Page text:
Christine is originally from Belen, New Mexico. She has been in Zeta Tau Alpha sorority for the past two years at New Mexico State, where she fundraises and advocates for breast cancer education and awareness. For her DSP project, she is working on the behavior patterns of individuals in “clue finding” for search and rescue. Continuing her career, she plans on attending a PhD program for industrial organizational psychology or clinical psychology. Her overall goal throughout her career path is to help in the advancements of various techniques to improve mental health. Some activities she loves to do for fun are traveling and attending concerts/festivals.
Title: Examination of behavioral patterns during simulated open terrain search and rescue “clue finding”
Abstract: This experiment will be part of a large series of simulated open terrain search and rescue (SAR) “clue finding” tasks. Here, we will be data-mining an ongoing SAR study in order to further examine specific behavioral patterns during clue search. Specifically, we will explore how certain scanning/search behaviors impact our one’s ability to find a variety of hidden objects. For example, we will observe the extent to which searchers scan in 360 degrees (i.e., looking behind and to their side, and not just straight along their walking path), and engage in other behaviors such as changing their perspective through crouching. The overall goal of this project is to establish a relationship between an individual’s natural tendency to engage in a variety of scanning and perspective-taking behaviors and their search accuracy and efficiency. If such relationships can be empirically established, it will provide crucial information that can be used in training recommendations supplied to SAR responders and “ground pounders” (i.e., individuals who help search the last known location of a missing person for clues to their whereabouts).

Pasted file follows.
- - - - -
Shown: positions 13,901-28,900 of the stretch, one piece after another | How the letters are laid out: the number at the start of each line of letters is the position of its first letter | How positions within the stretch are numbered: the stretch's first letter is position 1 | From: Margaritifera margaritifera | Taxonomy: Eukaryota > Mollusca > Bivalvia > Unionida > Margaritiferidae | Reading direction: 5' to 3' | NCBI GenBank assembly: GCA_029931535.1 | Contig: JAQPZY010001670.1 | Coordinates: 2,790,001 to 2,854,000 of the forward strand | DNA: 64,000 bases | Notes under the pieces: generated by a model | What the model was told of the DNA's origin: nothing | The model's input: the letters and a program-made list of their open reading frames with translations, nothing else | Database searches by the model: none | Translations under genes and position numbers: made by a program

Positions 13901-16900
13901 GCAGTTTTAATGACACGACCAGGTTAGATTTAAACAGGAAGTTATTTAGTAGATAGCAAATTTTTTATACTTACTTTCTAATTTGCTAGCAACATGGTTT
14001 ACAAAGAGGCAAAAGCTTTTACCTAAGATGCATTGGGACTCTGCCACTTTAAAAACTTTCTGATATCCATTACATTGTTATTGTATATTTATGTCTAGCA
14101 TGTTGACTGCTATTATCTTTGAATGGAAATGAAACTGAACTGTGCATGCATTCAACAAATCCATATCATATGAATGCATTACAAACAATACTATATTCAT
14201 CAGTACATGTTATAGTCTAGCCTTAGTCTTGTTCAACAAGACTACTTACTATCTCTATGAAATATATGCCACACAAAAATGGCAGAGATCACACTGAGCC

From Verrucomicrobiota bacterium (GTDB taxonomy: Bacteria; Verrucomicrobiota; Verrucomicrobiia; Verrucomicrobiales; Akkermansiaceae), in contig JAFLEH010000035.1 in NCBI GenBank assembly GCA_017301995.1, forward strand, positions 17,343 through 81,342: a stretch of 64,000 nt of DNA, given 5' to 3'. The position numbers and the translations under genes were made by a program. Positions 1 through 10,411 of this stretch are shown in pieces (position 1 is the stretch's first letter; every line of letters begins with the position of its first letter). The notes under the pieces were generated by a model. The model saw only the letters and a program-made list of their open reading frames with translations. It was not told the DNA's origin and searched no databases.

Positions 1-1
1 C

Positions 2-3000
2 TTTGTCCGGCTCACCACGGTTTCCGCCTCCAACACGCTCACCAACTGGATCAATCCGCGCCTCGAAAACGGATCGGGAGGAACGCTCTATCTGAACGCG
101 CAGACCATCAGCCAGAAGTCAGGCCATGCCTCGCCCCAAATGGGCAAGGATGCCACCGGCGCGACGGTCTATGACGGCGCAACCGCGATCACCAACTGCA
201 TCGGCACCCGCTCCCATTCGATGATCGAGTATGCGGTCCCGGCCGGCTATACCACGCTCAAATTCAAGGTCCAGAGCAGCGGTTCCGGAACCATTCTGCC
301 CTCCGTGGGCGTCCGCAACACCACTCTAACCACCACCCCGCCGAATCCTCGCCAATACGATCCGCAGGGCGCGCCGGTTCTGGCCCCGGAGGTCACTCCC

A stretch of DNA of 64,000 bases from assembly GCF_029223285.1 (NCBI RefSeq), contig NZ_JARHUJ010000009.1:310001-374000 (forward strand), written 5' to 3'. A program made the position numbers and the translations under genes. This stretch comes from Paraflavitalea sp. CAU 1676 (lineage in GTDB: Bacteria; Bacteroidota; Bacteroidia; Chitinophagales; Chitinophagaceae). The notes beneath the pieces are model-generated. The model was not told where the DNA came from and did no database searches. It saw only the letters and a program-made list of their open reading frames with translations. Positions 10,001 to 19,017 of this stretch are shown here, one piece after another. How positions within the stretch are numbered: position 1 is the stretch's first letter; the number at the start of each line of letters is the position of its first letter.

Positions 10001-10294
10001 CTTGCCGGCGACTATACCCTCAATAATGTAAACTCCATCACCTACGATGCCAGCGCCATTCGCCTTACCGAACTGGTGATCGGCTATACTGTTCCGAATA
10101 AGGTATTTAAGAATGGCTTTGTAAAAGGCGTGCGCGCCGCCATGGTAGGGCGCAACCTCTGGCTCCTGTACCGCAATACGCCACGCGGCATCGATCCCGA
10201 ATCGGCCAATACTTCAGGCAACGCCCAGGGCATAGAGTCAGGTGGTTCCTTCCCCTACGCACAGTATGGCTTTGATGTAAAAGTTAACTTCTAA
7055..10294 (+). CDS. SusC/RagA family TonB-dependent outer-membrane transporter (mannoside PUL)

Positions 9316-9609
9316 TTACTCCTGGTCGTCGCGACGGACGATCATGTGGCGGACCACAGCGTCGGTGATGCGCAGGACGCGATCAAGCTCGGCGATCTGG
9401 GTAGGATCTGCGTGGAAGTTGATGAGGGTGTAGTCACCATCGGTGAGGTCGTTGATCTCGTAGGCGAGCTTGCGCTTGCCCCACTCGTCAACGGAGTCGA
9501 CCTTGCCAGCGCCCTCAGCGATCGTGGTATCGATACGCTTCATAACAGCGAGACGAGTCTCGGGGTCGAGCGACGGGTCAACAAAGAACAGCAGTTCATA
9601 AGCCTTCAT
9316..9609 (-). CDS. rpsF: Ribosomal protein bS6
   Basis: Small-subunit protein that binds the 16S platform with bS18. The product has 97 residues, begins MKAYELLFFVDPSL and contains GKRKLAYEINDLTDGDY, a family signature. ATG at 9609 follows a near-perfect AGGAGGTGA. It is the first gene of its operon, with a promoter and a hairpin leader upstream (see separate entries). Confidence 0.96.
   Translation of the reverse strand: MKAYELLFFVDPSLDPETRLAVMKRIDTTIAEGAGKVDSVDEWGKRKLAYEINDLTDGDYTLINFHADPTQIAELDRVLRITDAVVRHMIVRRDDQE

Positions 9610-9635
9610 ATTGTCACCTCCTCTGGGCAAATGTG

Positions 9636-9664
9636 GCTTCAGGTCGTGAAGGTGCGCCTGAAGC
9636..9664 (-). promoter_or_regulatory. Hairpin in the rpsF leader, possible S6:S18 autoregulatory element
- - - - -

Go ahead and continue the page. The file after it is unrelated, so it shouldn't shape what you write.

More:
Christine’s mentor: Dr. Michael C. Hout:
Michael C. Hout grew up in Pittsburgh, Pennsylvania, and attended the University of Pittsburgh for his bachelor’s degree before moving to Tempe, Arizona to get a master’s and PhD at Arizona State University. He is an Associate Professor in the Department of Psychology at New Mexico State University, and an Associate Editor at the journal Attention, Perception, and Psychophysics. His research focuses primarily on visual cognition (including visual search, attention, eye movements, and memory) and the development of alternative methods of collecting similarity data for use in multi-dimensional scaling. He has won several awards for research and teaching, including the Rising Star award from the Association for Psychological Science, and currently engages in outside consulting for organizations such as Major League Baseball. In his limited free time, he enjoys walking his dogs, hiking, playing hockey, and riding his motorcycle.